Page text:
I was going to kill my brother.
Yep. Kill, as in maim brutally until he succumbed to death’s cold, dark embrace. Because a slow death wouldn’t do. No, he deserved to suffer. I didn’t know much about Chinese water torture, but I could learn. And the leaky faucet in the bathroom, the one he’d promised to fix months ago, would do the trick. A couple of hours of that would surely drive him insane. His brain might even start to liquefy. Maybe dribble out of his ears a bit.
I wondered if that would be painful enough. Or painful at all, considering he’d killed most of his brain cells already, taking hit after hit of whatever his crackhead friends put in front of him.
I hoped wherever he was at that moment, whatever he was smoking was laced with some bad shit. I didn’t even feel bad thinking it. This always happened. He’d disappear, lifting cash from Mom’s purse and leaving her sick with worry instead of anger. One day turned into two, three, eight at the most. He’d stumble in eventually, visibly worse for the wear, but with a sheepish I’m sorry, Mommy. I’m sorry, Darcy. I promise I’ll be better from now on smile plastered on his face. And then he’d do it all over again a couple of months later.
Getting clean was part of Quinn’s regimen. Staying clean was a different story.
Eventually, he’d fall back off the wagon. He’d get picked up in the alleyway behind a bar or hanging out at one of the other trailer parks in town, the ones far worse than our own. He’d spend time in the county jail but would never be dumb enough to call us from it asking for bail. He knew we wouldn’t have it. Mostly because he’d pocketed what we did have to score whatever shit landed him there in the first place, but also because … well, the residents of Whispering Oaks Mobile Home Community weren’t exactly rolling in dough in the first place. And even though Mom had started doing clients’ hair in our poorly lit kitchen on the side, we were barely getting by.
Really, he was no worse off than half of our meth-addicted town, but it was bad enough to make Mom cry at night when she thought I couldn’t hear her. Our trailer walls were paper thin though, and I hadn’t slept soundly since I was thirteen and woke up to find one of my brother’s acquaintances rifling through my dresser drawers at three AM. Junkies were the goddamned worst.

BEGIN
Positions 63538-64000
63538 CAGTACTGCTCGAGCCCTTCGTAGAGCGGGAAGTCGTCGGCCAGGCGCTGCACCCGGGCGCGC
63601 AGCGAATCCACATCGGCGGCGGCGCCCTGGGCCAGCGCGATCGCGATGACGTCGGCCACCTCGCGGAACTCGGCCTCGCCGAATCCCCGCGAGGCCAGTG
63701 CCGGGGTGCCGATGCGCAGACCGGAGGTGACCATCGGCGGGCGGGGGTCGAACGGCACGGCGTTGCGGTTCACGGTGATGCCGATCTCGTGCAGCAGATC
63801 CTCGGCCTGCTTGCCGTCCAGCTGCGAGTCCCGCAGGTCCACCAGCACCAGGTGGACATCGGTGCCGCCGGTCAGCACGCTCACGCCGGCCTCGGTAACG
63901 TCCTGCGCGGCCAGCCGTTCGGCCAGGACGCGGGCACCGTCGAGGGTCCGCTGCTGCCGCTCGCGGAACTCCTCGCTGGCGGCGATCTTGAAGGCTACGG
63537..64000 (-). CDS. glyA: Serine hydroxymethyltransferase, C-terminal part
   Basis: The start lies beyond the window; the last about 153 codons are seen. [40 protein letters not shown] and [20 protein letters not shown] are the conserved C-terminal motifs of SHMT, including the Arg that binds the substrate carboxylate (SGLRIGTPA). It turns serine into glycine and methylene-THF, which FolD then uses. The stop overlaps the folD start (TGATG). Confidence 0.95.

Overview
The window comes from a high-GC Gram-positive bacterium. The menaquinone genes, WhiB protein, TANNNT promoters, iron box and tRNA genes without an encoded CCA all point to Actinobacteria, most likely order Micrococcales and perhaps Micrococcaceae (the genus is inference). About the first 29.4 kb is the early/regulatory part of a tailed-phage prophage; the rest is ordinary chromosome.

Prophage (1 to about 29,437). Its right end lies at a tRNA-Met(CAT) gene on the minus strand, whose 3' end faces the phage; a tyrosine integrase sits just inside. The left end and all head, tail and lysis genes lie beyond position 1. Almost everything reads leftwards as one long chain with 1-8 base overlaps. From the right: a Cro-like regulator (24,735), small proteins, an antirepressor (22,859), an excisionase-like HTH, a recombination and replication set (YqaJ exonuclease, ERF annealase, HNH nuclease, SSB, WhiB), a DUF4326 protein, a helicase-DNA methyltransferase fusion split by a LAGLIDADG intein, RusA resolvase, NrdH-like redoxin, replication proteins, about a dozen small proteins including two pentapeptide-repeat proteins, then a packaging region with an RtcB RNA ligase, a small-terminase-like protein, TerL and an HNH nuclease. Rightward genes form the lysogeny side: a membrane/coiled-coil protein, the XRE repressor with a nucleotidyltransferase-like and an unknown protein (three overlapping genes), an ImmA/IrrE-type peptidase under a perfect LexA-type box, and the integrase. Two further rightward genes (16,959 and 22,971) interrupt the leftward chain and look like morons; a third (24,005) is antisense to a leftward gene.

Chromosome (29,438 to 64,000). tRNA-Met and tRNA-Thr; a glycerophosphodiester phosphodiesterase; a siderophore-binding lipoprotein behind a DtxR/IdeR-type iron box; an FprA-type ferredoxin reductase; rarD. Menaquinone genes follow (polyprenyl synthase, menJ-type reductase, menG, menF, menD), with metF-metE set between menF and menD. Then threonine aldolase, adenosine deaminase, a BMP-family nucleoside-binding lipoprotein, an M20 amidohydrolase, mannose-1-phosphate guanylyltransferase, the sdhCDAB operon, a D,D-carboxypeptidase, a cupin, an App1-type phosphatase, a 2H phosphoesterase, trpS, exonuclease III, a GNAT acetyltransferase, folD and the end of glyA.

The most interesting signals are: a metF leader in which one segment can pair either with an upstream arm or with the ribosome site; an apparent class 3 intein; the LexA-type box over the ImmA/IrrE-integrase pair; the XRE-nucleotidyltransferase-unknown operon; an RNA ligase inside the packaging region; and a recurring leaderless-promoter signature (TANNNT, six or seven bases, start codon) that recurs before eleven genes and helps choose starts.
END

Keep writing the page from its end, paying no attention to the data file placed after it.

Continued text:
Beating the snot out of him always crossed my mind. I’d tighten my fists at my sides when he inevitably made his reappearance, or when I’d find him sitting at the kitchen table in the mornings before I left for school, smiling nervously as he pushed a plate of apology pancakes—dusted with powdered sugar the way I liked—in my direction.
Every time, I’d bite my tongue and forgive him. Every time, I’d wonder if one day those apologies would actually mean something. I hoped they would.
Whatever apology he offered this time, though, it was going to have to be good. And it damned well needed to mean something.
The guitar case slipped in my sweat-slicked hands and I nearly lost my hold on it as I pushed through the heavy glass door, the bell jingling to signal my entrance to Addams Gold & Pawn. My fingers tightened around the handle of the battered and beaten-to-hell case. The leather was cracked, torn, and covered in stickers from dozens of different bands—some long-forgotten, others legendary. And it held my favorite thing in the world. When I was little, my father let me have the honor of opening this case for him each time he played the guitar inside it. Later, he taught me how to play it myself. Letting it go, even temporarily, was going to hurt like a bitch.